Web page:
In short, the economic calculation they made is no different from this one, where a hotel investment group chose to default on a loan for a luxury hotel despite having adequate liquidity to repay the mortgage. At some times, it simply makes more sense to get out from under the burden.

The second question is more complex. Is it stealing to remain in the residence despite not paying for it? Here’s where the tables get turned…

It’s stealing *IF* the lender says it is.

These are hard times. Right now lenders know that they aren’t going to get their money, and that they have every legal right to kick these freeloaders out to the curb. To do so, they merely need to work with the local sheriff to evict them. But there’s a problem — they don’t have the capability to manage these homes and put them on the market. So if they evict the tenants, it doesn’t mean they’ll turn around and auction the house immediately; it means they’ll be sitting with a vacant house for months. They’ll be sitting with a house with no utilities being paid for. They’ll be sitting with a house with an unkept, un-tended yard. They may have a house that becomes inhabited by other squatters, or vandals, or worse. In short, they end up dealing with a property that has only downside if it goes vacant.

How does the lender deal with this? They don’t. They string the freeloader along with the prospect of maybe performing a loan mod somewhere down the road, or at the very least, they simply let them be squatters. I honestly believe that it’s a calculation on the lender’s side of the table to let them stay, because they realize that it’s easier to let someone live in the house and keep it moderately maintained than it is to send them packing and have to deal with it themselves. Further, for the lenders, the longer they can string this inventory out, the better chance they have of not having house prices crater a second time, throwing even more people into the foreclosure pool as their houses drop in value.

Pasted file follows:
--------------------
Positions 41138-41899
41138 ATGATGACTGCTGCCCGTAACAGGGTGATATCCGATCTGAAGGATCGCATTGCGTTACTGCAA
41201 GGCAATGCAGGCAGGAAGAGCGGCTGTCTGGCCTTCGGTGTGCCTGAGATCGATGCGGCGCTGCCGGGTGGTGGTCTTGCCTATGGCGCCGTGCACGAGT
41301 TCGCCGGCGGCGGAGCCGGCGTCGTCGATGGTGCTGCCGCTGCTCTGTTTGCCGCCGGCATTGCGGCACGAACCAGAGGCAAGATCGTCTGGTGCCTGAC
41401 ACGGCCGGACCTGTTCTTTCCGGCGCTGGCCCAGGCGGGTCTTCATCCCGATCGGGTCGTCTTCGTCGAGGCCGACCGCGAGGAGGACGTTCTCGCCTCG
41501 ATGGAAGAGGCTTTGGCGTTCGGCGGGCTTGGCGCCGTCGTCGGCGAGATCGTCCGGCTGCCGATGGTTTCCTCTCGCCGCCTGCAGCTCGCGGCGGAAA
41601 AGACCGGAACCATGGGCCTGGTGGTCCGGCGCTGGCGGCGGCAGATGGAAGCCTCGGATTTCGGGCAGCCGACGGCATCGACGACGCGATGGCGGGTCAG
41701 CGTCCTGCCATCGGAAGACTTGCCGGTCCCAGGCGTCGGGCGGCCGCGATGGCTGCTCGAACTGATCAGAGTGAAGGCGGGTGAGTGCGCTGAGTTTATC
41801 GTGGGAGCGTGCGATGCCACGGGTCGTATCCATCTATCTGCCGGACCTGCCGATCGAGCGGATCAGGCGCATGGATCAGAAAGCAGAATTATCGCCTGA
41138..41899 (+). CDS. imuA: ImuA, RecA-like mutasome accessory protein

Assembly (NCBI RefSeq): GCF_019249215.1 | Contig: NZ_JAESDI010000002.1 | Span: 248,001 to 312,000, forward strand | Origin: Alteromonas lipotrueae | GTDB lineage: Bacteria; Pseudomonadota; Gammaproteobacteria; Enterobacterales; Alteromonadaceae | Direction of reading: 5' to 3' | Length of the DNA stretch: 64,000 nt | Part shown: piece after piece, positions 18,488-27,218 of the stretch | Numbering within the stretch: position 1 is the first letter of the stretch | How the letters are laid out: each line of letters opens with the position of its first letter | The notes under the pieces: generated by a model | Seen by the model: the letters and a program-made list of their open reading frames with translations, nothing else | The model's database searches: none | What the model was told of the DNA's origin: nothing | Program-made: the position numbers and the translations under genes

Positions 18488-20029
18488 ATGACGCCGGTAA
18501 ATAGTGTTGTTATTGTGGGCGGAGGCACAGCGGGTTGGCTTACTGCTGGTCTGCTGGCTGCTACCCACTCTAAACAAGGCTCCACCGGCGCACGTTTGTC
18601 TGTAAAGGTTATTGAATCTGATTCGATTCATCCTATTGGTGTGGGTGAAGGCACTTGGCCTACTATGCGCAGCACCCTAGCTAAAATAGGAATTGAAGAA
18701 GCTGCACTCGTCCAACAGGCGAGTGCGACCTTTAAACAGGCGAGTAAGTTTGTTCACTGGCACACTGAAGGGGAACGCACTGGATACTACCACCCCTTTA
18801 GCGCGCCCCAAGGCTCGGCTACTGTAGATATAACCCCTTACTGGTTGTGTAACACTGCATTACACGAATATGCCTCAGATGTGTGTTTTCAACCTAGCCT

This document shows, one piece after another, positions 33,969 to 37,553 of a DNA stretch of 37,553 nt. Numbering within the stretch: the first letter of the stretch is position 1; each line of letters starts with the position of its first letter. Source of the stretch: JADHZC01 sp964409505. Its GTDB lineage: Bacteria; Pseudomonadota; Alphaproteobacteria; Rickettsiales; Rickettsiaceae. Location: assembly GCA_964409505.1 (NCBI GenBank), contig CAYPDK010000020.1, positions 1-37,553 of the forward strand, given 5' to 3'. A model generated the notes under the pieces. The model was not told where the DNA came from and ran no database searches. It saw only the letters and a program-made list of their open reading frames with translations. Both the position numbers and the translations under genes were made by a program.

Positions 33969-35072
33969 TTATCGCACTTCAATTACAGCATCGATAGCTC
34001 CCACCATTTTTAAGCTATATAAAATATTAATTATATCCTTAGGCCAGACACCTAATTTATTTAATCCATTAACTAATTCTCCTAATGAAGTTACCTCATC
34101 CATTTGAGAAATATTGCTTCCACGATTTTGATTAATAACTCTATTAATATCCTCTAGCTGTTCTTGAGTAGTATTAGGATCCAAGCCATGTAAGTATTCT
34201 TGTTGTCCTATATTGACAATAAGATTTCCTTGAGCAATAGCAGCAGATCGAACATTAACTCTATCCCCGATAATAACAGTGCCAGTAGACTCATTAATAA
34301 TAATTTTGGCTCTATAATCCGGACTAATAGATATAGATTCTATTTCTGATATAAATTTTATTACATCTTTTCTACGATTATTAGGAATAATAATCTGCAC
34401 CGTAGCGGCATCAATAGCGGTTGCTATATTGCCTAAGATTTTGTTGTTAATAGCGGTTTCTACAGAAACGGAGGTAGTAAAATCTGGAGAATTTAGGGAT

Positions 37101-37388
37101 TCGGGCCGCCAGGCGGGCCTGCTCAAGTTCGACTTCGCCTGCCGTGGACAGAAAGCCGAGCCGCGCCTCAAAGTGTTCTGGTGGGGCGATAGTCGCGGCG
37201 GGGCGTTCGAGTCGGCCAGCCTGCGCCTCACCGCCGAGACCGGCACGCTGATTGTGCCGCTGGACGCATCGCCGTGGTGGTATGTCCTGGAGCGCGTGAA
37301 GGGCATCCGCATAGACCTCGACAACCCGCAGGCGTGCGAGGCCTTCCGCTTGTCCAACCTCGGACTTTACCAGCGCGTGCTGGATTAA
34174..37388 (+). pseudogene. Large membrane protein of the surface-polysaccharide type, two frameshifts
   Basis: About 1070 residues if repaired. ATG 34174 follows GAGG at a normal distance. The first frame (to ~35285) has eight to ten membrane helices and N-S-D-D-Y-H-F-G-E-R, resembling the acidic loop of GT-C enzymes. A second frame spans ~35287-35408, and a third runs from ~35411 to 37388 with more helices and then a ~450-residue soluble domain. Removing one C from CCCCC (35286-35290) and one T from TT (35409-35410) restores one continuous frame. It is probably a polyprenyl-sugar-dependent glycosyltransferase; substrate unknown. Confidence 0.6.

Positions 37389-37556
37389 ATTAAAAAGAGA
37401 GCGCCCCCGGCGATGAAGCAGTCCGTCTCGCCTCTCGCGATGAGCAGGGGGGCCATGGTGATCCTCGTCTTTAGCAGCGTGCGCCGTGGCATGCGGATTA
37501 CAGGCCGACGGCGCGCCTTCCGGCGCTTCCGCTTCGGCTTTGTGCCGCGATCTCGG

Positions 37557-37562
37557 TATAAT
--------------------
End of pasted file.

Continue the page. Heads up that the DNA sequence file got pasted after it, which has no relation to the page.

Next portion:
I liken it somewhat to an amicably broken marriage. A divorce is a tremendously unsettling event, and one which upends the life of both spouses and potentially children. In some cases, though, it isn’t exactly easy for the parties to quickly part ways and have one (or both) party leave the shared residence. It’s not unheard of for a divorcing couple to live together for a time until they can make more stable long-term arrangements. One of them probably ends up on the couch, of course, but we wouldn’t consider the one on the couch to be a trespasser just because the marriage is broken, would we?

The thing to understand about the economic mess that we’re in is that we need to make up the rules as we go along. We’re looking at foreclosure rates well in excess of normal. We’re looking at a nationwide cratering of house prices. We see a lot of people, through their own fault and also due to a lack of any natural checks on market excesses, in a situation that they simply didn’t have any concept of in 2005.

Granted, the road that led us here gives us a lot of hindsight. Borrowers today are helped by the fact that it is extremely difficult for lenders to go after your other assets to cover the difference between your home’s foreclosure auction price and the balance of the loan. In some states, government interaction gives the borrower excessive legal cover to fight foreclosure, making this process harder on lenders than it needs to be, which is certainly being exploited by the debtors here. Lenders, to the dismay of many of us, were similarly shielded from the negative consequences of their bad decisions through government bailouts and the backstopping of the mortgage market by Fannie and Freddie. There is a lot of government-induced systemic intervention that has distorted market operation.